KNYSNA, South Africa (Reuters) -- Once famous for individual brilliance and midfield wizardry, France are in the process of establishing themselves as world champions at the fine art of internal squabbling.
The ghosts of Euro 2008, where a rotten atmosphere marred a campaign that ended after the group stage, have come back to haunt the former world champions on the pitches of South Africa, with another early exit now looming large.
A report that troubled striker Nicolas Anelka had insulted coach Raymond Domenech at halftime of a 2-0 defeat by Mexico on Thursday in Polokwane was the latest sign that life in the France squad was ruined by bickering and scandals.
The former enfant terrible of French soccer, Anelka has been more interested at playing with the ball than passing it to his team mates at this World Cup, providing a symbol for France's failure to behave as a team on and off the pitch.
His crude remarks shouted at the unpopular Domenech, according to French sports daily L'Equipe, came after the coach criticized his attitude on the pitch before deciding to take him off for the second half.
Since the start of their preparations, the France players had insisted that, unlike two years ago, they were united and desperate to fight together to heal their wounded pride.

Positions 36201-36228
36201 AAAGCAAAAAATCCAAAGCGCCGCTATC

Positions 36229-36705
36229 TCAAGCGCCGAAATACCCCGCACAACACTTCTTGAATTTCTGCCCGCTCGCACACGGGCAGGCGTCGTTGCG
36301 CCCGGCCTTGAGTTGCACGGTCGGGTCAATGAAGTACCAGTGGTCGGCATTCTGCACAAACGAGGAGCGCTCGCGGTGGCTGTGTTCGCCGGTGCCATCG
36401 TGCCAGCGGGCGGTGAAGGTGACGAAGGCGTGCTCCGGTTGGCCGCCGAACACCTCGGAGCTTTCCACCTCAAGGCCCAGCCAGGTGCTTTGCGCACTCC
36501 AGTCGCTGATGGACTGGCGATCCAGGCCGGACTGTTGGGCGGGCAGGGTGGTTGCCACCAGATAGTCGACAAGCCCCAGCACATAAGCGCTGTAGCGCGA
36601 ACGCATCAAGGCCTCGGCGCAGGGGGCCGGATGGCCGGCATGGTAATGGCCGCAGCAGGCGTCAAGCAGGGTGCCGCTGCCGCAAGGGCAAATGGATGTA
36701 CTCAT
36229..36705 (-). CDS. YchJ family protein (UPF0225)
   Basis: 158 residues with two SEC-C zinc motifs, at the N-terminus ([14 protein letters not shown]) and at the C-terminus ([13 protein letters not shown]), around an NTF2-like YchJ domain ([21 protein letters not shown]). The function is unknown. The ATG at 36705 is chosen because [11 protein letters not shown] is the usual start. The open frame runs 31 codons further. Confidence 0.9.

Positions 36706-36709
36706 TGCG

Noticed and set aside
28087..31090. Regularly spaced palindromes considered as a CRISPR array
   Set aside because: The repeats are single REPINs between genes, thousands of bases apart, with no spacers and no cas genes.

A reported rift between the youngsters and the more seasoned players was apparently the problem at Euro 2008 and could explain why Domenech left players such as Karim Benzema and Samir Nasri out of his squad for this World Cup.
"We can feel that the group is uniting," defender Sebastien Squillaci said during France's preparations. "I wouldn't say there was a bad atmosphere in 2008 but it's true that there was some discrepancy between the generations. It's different here."
Reports of little groups hardly talking to each other soon surfaced, however, notably with French media suggestions that playmaker Yoann Gourcuff was isolated and had a difficult relationship with Franck Ribery.
"We're not all the best of friends, that's normal, but that does not translate on to the pitch," midfielder Jeremy Toulalan, a close friend of Gourcuff, said when asked about those reports.
"For instance, when I'm playing with Yoann, I'm not going to pass him the ball more just because we get on well," he added.
The Anelka incident, if true, indicates another problem, this time between the players and Domenech, who has appeared to improvise so far, hesitating between two tactical systems and two playmakers, Gourcuff and Ribery.
For the match against Mexico, Domenech made a choice by dumping the quiet, elegant Gourcuff to hand over the playmaking duties to the loud, energetic Ribery.
According to some observers, Domenech might have picked the wrong side of France's footballing culture.
"Ribery? One day the mistake was made to say he was the team's brains and since, he has believed it," Just Fontaine, who scored a record 13 goals for France at the 1958 World Cup, told local newspaper La Depeche du Midi.